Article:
“That hired investigator seems to have put him through a bit of a grilling, and he seems to have answered a lot of questions he needn’t have done, before he realised what he was doing. Ah! here’s the young sleuth’s report. Quite an intelligent report too. Keyhole and Sludge — I know a thing or two about Keyhole and Sludge. It must be quite a change for them to be fishing in clean water. So Chadband is guardian and trustee and practically everything. He seems to be in a pretty strong position,”

“Chadband? I should have thought it was Squeers we had to deal with.”

“What a fellow Dickens was!” said Mr Jim Whittaker.

“How he knew his English! Bleak House is as complete and deadly a picture of England as we shall ever get. The types, the temperaments, the Tite Barnacles and all the rest of them. Nobody can touch him! How he poured it out! Mixed with mud. With a lot of mud. Like Shakespeare. Like everything English.” (“Dostoyevsky, for example,” whispered Hooper unheeded, “or Balzac.”) “And the public he wrote for! He had to tell them when to laugh and when to cry. And he couldn’t bear not to have ’em all chuckling and sniffing with him. All the same he knew the English mixture. How completely he knew it! No wonder the highbrows hate him! Micawber, Chadband, Horace Skimpole, Mrs Jellaby, Squeers. There isn’t an Englishman alive who doesn’t correspond to some character or other of his — or some combination of them. Not one. How he laced it all together from Tulkinghorn to that poor little wretch ‘Jo’! Marvellous!”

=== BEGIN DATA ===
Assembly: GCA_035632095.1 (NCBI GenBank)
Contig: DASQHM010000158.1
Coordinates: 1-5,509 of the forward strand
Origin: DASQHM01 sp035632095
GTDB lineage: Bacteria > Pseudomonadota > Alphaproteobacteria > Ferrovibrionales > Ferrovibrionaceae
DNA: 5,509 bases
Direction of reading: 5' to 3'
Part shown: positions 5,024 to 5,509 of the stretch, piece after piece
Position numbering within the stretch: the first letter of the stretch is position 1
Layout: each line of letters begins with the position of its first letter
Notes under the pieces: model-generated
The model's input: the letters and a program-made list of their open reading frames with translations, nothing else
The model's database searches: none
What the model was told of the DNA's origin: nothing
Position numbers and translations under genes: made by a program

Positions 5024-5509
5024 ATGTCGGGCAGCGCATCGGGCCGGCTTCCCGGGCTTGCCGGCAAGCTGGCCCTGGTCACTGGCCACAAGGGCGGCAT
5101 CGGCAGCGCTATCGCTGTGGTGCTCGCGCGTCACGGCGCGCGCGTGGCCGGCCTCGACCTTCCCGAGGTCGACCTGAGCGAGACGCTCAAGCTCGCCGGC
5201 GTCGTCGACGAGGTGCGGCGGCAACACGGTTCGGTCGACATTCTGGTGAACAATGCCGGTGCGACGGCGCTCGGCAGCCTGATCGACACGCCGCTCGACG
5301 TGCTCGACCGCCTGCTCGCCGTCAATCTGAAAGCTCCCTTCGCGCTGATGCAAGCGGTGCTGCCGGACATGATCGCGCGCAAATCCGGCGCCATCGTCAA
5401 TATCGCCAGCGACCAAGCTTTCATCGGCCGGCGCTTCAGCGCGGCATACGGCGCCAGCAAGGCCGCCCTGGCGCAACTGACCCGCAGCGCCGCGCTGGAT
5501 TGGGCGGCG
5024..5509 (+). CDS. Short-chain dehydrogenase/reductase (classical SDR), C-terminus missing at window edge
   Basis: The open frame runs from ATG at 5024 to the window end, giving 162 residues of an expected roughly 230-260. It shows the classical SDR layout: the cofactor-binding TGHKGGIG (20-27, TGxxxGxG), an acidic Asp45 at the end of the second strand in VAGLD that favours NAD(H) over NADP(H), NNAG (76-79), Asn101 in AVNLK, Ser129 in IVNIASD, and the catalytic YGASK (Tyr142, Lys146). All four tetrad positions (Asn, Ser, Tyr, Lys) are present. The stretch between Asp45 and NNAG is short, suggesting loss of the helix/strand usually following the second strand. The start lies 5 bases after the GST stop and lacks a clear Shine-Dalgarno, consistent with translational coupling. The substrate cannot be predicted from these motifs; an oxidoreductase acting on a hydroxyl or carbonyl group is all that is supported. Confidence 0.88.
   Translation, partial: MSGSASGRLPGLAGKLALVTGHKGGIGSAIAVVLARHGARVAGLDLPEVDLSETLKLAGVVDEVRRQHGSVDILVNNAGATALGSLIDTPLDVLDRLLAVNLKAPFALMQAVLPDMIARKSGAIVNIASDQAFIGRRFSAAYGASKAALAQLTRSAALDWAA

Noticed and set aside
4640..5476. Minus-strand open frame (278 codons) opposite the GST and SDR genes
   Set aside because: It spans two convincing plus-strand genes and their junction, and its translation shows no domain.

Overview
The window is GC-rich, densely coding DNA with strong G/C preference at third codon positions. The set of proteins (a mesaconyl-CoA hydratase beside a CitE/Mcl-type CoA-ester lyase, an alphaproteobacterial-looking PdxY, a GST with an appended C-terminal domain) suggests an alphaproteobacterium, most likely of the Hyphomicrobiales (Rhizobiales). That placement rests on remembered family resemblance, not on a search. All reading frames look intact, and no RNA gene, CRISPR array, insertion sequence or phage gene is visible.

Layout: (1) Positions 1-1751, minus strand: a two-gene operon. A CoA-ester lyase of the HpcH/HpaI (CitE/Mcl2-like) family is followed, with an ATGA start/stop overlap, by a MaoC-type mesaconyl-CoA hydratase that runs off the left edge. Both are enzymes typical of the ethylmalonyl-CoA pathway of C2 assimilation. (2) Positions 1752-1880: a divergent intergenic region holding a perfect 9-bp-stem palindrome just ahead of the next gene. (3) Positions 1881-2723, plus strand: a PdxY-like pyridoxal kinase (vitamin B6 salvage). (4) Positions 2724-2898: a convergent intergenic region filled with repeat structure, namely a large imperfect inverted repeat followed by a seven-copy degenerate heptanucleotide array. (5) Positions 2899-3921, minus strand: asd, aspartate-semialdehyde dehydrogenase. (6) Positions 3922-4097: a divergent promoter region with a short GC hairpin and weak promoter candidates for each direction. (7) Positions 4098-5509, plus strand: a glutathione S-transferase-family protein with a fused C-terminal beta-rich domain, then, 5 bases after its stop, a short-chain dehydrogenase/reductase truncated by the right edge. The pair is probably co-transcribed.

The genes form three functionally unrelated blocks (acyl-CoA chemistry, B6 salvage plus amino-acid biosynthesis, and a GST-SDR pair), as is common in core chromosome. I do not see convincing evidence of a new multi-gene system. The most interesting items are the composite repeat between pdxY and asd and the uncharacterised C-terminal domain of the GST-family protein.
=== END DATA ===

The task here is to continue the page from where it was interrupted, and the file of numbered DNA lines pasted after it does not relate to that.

Sir Rumbold reflected. “I never had your obsession with Dickens. Still — he got over a vast breadth of canvas, I admit. When did you read Bleak House last, Whittaker?”

“I read it and reread it when I was at Cambridge. No! — at Winchester.”

“Don’t read it again — ever. There’s a time in a young man’s life for reading Dickens — and a time to stop reading Dickens.”

“I could read Pickwick now with the same enjoyment —”

“You don’t.”

“I tell you —”

“Don’t. It won’t be true, Whittaker. You’ll think it is true and you’ll get irritated if I throw doubts. Why cannot you be moderate, Whittaker? What a gift you have for unqualified enthusiasms! You over-do everything, unless you forget to do anything about it. Shakespeare isn’t all good. You’d die rather than confess it. If you had to choose two books for a desert island, you’d choose the Bible — and Shakespeare. You say that at once. I wouldn’t. I know them too well. If there was a third book allowed, you’d say Dickens. . . . ”

“This literary talk is all very well,” said Whittaker. “But where does it get us?”

“Who began it?”

“Have it your own way. But what concerns me now is this problem of Squeers–Chadband. What are we to do about him?”

“It’s poor ‘Jo’ out of Tom’s All Alone we have to consider,” said Sir Rumbold. “Do you remember poor Jo? He died very beautifully but rather incredibly repeating the Lord’s Prayer.”

“I remember Jo all right. But what I can do for him, I don’t know. His letter is a shriek for help, but Squeers — Chadband seems to have got him tied up body and soul, all ready to devour.”

“You think?”

“Should I consult you if I didn’t?”

“Another little port won’t do us any harm. . . . ”

“Well now, what standing have we? Whatever little pile of savings Ma Tewler left is completely in his hands until the kid is twenty-one, and, as the report points out, there is nothing to prevent him paying not only interest but principal into his own account as school and tuition fees, and transferring investments and so forth and so on. He seems to be launching out and enlarging his school. What’s to prevent him buying our little misery a partnership in his own school? He can break him down to a junior partner, and make a sort of unpaid assistant of him. Something that dropped from him, the report says, seems to suggest that. What right has anyone to intervene?”